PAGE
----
Vulnerable woman, 55, died of hypothermia inside her freezing cold & barren council home, inquest finds

A WOMAN died from hypothermia after routinely leaving her home unheated, a court heard.

Cass Terry, 55, from Exeter, Devon, suffered from poor mental health triggered by persistent delusional disorder.

Cass Terry died from hypothermia after her property was routinely unheatedBPMBPMTerry, right, had a history of mental health issues[/caption]

The fire brigade were called to break into Ms Terry’s property by one of her neighbours in Redlands Close in November 2021.

The concerned neighbour reported not having seen her for a week – and saw her lying motionless when he looked through her letterbox.

The musician and artist passed away a year after she was placed under the care of Devon’s Community Mental Health Team (CMHT).

An inquest heard that Ms Terry was unsure how to use her heating system and did not own a washing machine, microwave, or fridge.

Her sister, Anne-Marie Rogers, feels that the lack of care she received could have played a part in her death.

She said: “I have concerns about her death and the care she received or did not receive leading up to her death which I feel possibly contributed to her death.”

Exeter Coroner’s Court head that Ms Terry would often drink heavily to self-medicate.

Despite this, a post-mortem examination noted that she died from hypothermia and that she was not intoxicated.

Describing her past struggles, she continued: “She was put into care at age of 14 by Devon County Council and was also repeatedly sectioned in recent years.

“She had been homeless, once living in a cave.”

A neighbour recalled how her mental health noticeably worsened shortly before she died.

In a statement, he said: “She started drinking more heavily in the months before passed away, about 10 cans of lager a day.”

Reflecting on Ms Terry’s living conditions, he added: “The weather was quite cold at the time [she died] and I know she always used to have her windows open.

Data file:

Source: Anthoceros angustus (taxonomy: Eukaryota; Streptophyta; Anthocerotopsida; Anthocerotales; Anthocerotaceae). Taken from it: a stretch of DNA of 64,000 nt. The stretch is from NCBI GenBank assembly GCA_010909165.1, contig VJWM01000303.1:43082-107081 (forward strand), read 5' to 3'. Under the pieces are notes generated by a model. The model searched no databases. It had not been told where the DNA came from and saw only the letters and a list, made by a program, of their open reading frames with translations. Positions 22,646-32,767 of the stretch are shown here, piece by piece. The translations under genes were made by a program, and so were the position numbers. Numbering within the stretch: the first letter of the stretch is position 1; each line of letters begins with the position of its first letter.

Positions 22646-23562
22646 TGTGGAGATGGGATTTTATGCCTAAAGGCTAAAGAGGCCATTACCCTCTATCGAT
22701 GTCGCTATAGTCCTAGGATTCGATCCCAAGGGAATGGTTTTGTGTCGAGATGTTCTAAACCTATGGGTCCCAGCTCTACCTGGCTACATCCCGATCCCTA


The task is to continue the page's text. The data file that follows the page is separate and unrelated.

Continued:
“When I visited her flat previously I remember it being very cold and I said to put the heating on but she said she did not know how to.

“In my opinion, she could not look after herself due to her drinking and she should have had a carer.”

After displaying symptoms of psychosis, Hertfordshire-born Terry was assigned a support worker by CMHT who visited on a bimonthly basis.

On one occasion, when the worker asked to help source a new fridge, Ms. Terry declined – stating that she was having her kitchen fitted and it wasn’t an “urgent” acquisition.

Additionally, a social care package was proposed by the CMHT, but Ms Terry again refused – assuring them that her neighbours were taking good care of her.

Issues with a lack of heating were never mentioned.

Ms Kent said: “We had to respect her choice and decision and she had the ability to weigh up her options. We felt she had insight and an ability to self-rescue by calling into services so that was quite a protective factor.”

No concerns were highlighted when Ms Terry had her annual over-the-phone mental health check in February 2021, nine months before her death.

Paying tribute to Miss Terry after the inquest, her sister Miss Rogers said: ” She was a gentle soul who loved animals.

“Despite being well known to Exeter mental health services, having been sectioned six times in four years including several occasions in Exeter, she was discharged during a lockdown and judged a ‘low risk’.

“Yet the mental health services knew she couldn’t cook for herself, didn’t have a fridge, wasn’t taking her medication, and had been sectioned the year before.

“Cass’s death is an indictment of current mental health provision. The principle of self-determination seems to be used as an excuse to ration mental health services. Once discharged, there was no care for Cass. The mental health system that is set up to protect people like Cass has seriously failed her and our family.”

Recording a conclusion of natural causes, area coroner Alison Longhorn

Area coroner Alison Longhorn reached a conclusion of natural causes for Ms Terry’s death.

A mental health check nine months before her death found no cause for concernBPM